Celebrities, gossip, jealousy, ambition, mystery and cover-up -- all elements of a potentially intriguing tale -- come together unevenly in The Catís Meow. Peter Bogdanovich directed this film version of an incident on William Randolph Hearstís yacht that resulted in the death of one of his passengers back in 1924. The movie is notable mostly for Kirsten Dunstís superb portrayal of Marion Davies, Hearstís mistress. When introducing his film at its Telluride Film Festival premiere, Bogdanovich referred to Dunstís performance as ďa gift to us all.Ē I agree. Sadly, the same cannot be said about the rest of the film.
With the exception of Dunst, I found it difficult to accept the casting decisions here. I realize itís tough for anyone to follow Orson Welles as Hearst (we all know his Citizen Kane was really Citizen Hearst), but Edward Herrmann, a fine actor in many other films, comes across as more pathetic than powerful in this key role. Hearstís passengers on the fateful cruise include comic Charlie Chaplin (Eddie Izzard), writer Louella Parsons (Jennifer Tilly), producer Thomas Ince (Cary Elwes), and author Elinor Glyn (Joanna Lumley). Izzard, so perfectly cast in Shadow of the Vampire, projects none of Chaplinís charisma; Tilly mumbles lines (which Parsons never did -- yes, Iím old enough to have heard her); Elwes hams it up a bit too much in some scenes; and Lumley, though very elegant as Glyn, is not as absolutely fabulous as I wanted her to be.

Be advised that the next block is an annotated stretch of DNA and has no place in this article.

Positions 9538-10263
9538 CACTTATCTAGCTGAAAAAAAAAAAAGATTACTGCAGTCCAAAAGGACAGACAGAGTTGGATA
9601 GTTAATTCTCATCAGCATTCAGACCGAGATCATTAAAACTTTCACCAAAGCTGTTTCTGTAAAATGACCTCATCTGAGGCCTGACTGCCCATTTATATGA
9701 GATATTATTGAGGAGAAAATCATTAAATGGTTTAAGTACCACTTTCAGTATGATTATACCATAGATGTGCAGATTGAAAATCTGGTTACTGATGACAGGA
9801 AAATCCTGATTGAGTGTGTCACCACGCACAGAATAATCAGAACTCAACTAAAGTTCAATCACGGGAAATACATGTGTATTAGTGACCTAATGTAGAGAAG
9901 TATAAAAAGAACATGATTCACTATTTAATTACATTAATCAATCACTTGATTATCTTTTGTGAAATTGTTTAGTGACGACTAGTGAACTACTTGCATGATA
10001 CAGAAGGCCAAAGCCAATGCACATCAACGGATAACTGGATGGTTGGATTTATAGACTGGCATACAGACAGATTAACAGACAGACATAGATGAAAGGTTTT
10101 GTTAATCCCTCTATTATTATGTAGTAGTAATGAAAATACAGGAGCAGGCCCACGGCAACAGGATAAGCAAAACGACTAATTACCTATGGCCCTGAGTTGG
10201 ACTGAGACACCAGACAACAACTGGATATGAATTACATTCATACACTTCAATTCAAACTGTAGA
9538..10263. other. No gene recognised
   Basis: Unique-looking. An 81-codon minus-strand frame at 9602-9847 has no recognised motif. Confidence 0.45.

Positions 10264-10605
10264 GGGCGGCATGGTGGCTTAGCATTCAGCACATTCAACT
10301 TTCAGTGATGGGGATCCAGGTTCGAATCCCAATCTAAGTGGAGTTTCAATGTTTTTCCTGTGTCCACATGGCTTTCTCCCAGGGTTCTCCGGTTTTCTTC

Watching Dunst play a talented actress dominated by the older, wealthy Hearst almost makes The Catís Meow worth its ticket price. Davies could have been an even bigger star if she took on comedy roles, as Chaplin recommended. But Hearst was determined she should be a great dramatic actress. Dunst, who endows her character with humor, compassion and intelligence, shines in scenes with Izzard as they discuss plans for Daviesí future. The liaison between Chaplin and Davies does not go unnoticed, and it sets off a chain of events leading to a tragic death and subsequent cover-up. (Although most people already know who died on the cruise, Bogdanovich has asked critics not to reveal that info in their reviews, so Iím happy to oblige one of my favorite directors -- hey, I even enjoyed At Long Last Love.)
What really happened aboard The Oneida? And did Hearst give Parsons a life-time contract with his newspapers in exchange for her help in making sure the true story didnít get out? I guess weíll never know. While The Catís Meow, based on a play by Steven Peros, offers only one interpretation of these strange events, it left me with little curiosity to find out the truth, probably because of the many unsympathetic characters involved.
(Released by Lions Gate Films and rated ďPG-13Ē for sexuality, a scene of violence and brief drug use.)